Schenectady County

Landlord cited after tenant dies

The landlord whose tenant died of carbon monoxide poisoning has been cited with 13 code violations,

The landlord whose tenant died of carbon monoxide poisoning has been cited with 13 code violations, according to city records.

Only one relates directly to the death. Owner James Marcella has been cited for a lack of smoke detectors in his four units at 1802 Campbell Ave. A detector could have woken up tenant Jack Idec when he fell asleep while heating his apartment with the flames from his stove, fire officials said.

Code enforcement staff also wrote up a violation for the building’s lack of carbon monoxide detectors, but Corporation Counsel L. John Van Norden said that would be dropped. A state law requiring carbon monoxide detectors in existing homes doesn’t go into effect until Feb. 22.

Marcella said he’s already bought 26 detectors, one for every rental unit he owns, including the four at 1802 Campbell Ave.

Other violation citations may be issued by the city. Van Norden said it appears that Marcella broke the city’s heating law, even though his furnace and thermostat were working properly.

The furnace was set to turn on whenever the temperature in the building fell below 71 degrees, but the thermostat only measured the temperature in one apartment. It had no way to signal the furnace when other apartments fell below 71 degrees.

Those other apartments were as cold as 55 degrees on some winter nights, and firefighters said tenants in all three units used their stoves to stay warm. Tenant Jack Idec died from the carbon monoxide produced by his stove.

Van Norden said the city’s law clearly requires landlords to not only provide a working furnace but also to actually keep the apartments at 68 degrees or higher.

That means Marcella is likely in violation, he said.

“I would say this is a violation. You’ve got the equipment adequate to provide it, but the temperature is not consistently maintained so that space is not in compliance,” Van Norden said.

However, Marcella has not been cited with that violation — and he may never be, Van Norden said.

“I don’t have any way to prove it,” Van Norden said. “The man is dead. There’s a real evidence problem here.”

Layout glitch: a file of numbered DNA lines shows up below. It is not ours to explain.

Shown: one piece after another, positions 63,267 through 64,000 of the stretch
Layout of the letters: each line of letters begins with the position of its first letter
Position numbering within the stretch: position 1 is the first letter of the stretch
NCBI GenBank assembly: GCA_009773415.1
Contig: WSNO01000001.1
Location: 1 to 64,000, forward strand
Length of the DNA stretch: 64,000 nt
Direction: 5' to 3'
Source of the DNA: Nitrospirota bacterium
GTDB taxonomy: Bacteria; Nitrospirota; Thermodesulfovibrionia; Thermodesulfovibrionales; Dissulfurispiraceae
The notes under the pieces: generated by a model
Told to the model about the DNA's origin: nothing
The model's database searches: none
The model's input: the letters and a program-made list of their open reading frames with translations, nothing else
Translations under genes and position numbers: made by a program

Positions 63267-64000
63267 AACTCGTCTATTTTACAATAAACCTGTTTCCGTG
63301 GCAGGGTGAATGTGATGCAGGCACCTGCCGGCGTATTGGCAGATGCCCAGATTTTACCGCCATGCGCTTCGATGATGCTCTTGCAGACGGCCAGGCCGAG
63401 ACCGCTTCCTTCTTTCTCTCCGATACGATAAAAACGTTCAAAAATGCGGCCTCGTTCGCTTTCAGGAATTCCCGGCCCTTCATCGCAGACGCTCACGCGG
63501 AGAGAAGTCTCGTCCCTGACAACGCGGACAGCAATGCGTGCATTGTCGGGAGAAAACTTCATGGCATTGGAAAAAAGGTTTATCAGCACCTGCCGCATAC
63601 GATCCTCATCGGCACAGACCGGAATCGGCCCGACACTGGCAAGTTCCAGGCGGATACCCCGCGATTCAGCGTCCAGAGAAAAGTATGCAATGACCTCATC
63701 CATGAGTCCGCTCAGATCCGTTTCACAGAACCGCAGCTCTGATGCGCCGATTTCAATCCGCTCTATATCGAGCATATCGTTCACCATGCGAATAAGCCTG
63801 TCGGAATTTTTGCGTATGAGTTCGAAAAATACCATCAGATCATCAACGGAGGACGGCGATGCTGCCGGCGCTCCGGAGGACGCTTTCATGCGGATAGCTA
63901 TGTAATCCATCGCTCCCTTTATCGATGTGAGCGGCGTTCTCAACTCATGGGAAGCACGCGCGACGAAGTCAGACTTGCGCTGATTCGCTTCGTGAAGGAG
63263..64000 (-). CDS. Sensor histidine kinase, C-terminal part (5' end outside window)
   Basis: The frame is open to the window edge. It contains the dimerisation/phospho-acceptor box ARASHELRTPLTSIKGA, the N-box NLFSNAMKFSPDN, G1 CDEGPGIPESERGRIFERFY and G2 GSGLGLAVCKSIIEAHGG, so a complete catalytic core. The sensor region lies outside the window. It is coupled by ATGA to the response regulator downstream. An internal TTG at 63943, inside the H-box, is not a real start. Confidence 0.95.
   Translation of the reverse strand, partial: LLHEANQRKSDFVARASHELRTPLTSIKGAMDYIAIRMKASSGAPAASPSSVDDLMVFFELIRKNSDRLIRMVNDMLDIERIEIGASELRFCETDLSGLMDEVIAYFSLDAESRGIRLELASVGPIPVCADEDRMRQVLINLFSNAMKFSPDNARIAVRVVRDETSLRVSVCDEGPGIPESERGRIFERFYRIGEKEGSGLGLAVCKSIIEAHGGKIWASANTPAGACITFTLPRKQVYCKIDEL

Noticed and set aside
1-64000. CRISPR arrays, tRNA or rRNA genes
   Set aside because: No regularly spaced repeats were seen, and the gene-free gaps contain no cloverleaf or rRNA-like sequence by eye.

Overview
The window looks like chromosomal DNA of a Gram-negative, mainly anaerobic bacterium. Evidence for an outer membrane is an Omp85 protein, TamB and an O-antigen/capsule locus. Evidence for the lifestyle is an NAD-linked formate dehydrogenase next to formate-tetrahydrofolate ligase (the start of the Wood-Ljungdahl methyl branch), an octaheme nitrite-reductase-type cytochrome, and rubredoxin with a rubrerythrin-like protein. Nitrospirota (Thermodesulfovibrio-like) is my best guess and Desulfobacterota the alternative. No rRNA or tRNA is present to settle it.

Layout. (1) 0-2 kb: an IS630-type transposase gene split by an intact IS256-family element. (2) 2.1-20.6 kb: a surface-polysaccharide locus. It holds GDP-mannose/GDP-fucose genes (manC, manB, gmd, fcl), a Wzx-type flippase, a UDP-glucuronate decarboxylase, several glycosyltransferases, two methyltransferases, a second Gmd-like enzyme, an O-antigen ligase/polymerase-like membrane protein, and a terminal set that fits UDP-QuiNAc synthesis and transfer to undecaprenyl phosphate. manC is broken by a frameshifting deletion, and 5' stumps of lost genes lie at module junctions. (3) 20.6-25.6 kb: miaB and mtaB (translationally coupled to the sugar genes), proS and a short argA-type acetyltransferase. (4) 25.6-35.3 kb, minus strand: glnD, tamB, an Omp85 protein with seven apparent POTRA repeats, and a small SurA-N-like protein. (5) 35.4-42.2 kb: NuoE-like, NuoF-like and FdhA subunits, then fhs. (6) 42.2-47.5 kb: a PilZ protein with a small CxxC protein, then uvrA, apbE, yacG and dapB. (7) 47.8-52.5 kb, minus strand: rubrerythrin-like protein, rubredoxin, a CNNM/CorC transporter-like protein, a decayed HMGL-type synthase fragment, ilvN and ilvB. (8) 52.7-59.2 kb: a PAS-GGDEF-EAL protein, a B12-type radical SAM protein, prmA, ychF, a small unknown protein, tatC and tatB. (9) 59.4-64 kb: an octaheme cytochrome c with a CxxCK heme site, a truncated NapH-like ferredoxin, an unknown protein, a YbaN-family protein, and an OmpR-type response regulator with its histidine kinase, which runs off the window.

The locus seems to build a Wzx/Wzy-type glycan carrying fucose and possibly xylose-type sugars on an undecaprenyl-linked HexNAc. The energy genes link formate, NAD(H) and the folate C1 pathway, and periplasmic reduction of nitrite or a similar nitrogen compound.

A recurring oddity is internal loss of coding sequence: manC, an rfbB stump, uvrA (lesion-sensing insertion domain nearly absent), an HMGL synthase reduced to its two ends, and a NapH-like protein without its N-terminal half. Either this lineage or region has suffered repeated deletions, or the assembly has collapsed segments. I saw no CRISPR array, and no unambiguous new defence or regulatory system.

He said the city would need statements from one of the building’s other tenants before it could cite the heating issue. The city would likely have cited it before Idec died if Idec had complained to code enforcement, he added.

“Code [enforcers] can’t cite something they don’t know about,” Van Norden said. “We really do depend on constituent complaints or reports.”

Marcella has disputed the code violations, which he said are irrelevant to the death. Most of the 13 violations refer to peeling paint, deteriorated siding and other aesthetic problems.

“It has nothing to do with habitation — that’s appearance,” Marcella said.

He said a violation for a leaking water pipe in the cellar was “the only legitimate thing” in the list of citations.

As for the smoke detectors, he said the lack wasn’t his fault.

“A lot of times people cook and they create heat or they burn something and they take it off the wall and take the battery out,” he said.

He acknowledged that one unit had no smoke detector but said he provided them for the other three units.

He said he also should not be held responsible for the temperature in the building that led Idec to turn on his stove for heat.

The furnace did not fire because a downstairs tenant used a space heater to warm her apartment above 71 degrees. Whenever she did so, the sole heating probe for the building, which was in her apartment, would measure the temperature and signal the furnace to turn off.

Marcella said he told the tenant “at least 20 times” this winter to stop using the space heater because it stopped the building’s heat. She didn’t listen, he said.

“The system couldn’t run better, so long as she didn’t do anything stupid,” he said.

He does not plan to move the heating probe or add probes in other apartments.

“That [one probe] is still the best way of doing it,” he said. “The best problem-solve is to get rid of her. No matter where you put the probe, it doesn’t matter if you get a bad tenant.”

The tenant, Peggy Elwood, said that before Idec’s death, she didn’t understand why Marcella wanted her to turn off her space heater. She said she turned on the space heater because she was cold; some portions of her apartment drop to 66 degrees, according to a thermometer, even when the building’s furnace is running.

Marcella is considering evicting her.

“For anybody to say they’re cold — put on a sweater!” he said.

Meanwhile, he has until Feb. 22 to begin making corrections to his building. But money is tight. He has not paid his property taxes to the city since 2002. Recently, he paid off three years’ worth of back taxes to American Tax Funding, but his current taxes remain unpaid. He owes a total of $30,000, including $7,000 for 2009.

He said he has been unable to pay because he can’t get his tenants to pay their rent.

“I have $50,000 on the books with deadbeats,” he said.

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